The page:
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Poisoned children test China

Central planners have resolved to clean up the country’s heavy industries, but they don’t always get what they want, writes Patti Waldmeir. In the provinces, local officials often have another agenda.

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Xiao Wang is a toddler, trapped in the body of an octogenarian. His lungs fight for breath, his eyelids droop and his head nods in listless slumber, his blood poisoned by lead and his tiny body weakened by pollution and poverty.

Sitting in the arms of his grandfather in a fly-blown courtyard, up the hill from a lead-emitting manganese smelter in China’s rural Hunan province, little Wang is both a tragic victim of the “dirty development” that has made China great and, if Beijing has its way, a poster child for the promise of a cleaner, greener China.

Xiao Wang’s village of Hengjiang, a settlement of 1,800 mostly elderly people left behind to grow rice or mine alluvial coal, while younger villagers migrate to better jobs in richer cities, has emerged as a test case of Beijing’s resolve to clean up the Chinese mining and minerals industries.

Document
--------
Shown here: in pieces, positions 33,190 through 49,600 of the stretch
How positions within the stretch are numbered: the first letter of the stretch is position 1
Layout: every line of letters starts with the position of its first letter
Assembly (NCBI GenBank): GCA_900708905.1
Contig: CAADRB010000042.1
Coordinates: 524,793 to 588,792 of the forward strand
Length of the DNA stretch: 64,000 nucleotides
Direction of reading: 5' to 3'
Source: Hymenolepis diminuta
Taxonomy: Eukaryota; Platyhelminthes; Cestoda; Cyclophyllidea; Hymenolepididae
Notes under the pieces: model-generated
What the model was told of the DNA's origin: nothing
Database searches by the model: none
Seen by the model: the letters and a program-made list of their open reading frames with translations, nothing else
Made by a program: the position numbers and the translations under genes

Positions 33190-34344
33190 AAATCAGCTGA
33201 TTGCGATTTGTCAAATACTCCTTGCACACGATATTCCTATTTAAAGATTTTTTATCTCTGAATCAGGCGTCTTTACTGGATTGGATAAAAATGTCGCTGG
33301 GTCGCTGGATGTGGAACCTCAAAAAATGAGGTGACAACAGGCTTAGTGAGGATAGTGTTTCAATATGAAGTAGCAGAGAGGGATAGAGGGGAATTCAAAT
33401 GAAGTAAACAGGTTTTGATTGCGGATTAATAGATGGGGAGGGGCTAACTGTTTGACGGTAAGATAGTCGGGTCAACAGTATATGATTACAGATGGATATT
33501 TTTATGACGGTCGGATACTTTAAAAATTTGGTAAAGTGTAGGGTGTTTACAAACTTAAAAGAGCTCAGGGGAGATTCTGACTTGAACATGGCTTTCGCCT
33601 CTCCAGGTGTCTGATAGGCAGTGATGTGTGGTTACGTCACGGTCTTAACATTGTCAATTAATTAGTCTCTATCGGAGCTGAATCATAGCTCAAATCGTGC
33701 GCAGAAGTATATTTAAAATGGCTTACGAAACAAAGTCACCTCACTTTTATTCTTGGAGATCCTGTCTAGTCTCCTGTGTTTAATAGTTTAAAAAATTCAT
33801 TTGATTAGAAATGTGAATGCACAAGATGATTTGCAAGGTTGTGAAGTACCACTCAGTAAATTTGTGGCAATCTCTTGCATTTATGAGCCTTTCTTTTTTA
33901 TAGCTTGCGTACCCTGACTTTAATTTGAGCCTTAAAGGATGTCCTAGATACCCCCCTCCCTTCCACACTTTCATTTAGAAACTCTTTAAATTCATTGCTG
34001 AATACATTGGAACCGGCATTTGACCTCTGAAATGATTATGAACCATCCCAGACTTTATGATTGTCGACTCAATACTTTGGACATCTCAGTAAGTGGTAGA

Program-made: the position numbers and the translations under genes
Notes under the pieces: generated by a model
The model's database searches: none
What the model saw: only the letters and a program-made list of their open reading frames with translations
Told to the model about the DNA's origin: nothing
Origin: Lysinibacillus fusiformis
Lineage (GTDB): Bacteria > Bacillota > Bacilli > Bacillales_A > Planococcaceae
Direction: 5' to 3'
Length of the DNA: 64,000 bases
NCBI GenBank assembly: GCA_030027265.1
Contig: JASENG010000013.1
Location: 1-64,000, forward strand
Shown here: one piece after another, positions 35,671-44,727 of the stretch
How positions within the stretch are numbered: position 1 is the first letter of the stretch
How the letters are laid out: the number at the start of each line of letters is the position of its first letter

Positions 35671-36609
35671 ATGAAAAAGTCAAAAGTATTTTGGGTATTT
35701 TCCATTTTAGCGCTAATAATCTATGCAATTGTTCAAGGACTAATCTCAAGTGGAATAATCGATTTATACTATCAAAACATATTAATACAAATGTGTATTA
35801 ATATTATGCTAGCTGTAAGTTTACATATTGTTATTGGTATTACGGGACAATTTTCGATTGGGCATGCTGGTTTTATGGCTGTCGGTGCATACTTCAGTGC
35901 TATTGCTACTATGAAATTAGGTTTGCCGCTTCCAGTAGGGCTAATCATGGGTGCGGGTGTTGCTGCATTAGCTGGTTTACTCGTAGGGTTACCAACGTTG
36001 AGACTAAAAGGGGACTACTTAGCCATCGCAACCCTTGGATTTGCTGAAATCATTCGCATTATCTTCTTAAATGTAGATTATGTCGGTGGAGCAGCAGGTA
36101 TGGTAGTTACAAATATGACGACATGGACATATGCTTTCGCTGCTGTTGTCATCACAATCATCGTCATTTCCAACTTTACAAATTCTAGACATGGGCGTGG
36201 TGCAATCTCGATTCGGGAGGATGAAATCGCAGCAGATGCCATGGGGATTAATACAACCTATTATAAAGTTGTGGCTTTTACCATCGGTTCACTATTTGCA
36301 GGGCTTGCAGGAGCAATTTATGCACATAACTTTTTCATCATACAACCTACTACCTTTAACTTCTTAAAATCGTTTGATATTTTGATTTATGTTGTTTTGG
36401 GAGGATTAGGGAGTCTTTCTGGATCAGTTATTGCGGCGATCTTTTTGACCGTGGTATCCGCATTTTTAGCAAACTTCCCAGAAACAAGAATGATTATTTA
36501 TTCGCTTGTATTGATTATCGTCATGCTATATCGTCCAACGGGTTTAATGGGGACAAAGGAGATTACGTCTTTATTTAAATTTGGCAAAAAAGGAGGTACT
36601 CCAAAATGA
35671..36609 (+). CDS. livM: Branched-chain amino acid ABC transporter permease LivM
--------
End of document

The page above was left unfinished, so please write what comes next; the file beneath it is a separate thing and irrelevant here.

In August, state media publicised anti-lead protests in Hengjiang and in Shaanxi province, a big lead-producing area, prompting the government to shut down enough lead smelters to cause a sharp jump in the world price for the commodity.

Is Beijing just reacting to short-term pressure? Or is China finally getting serious about cleaning up its environment and the health of its 1.3 billion people?

Beijing has repeatedly said it wants heavy industry to consolidate, eliminating smaller producers that create the most pollution and use the most energy.

But what central planners in Beijing want is not always what they get. Provincial and local government officials often have their own agenda: they need tax revenues, growth, jobs (and the odd kickback), all of which may be jeopardised in the short term by greener development.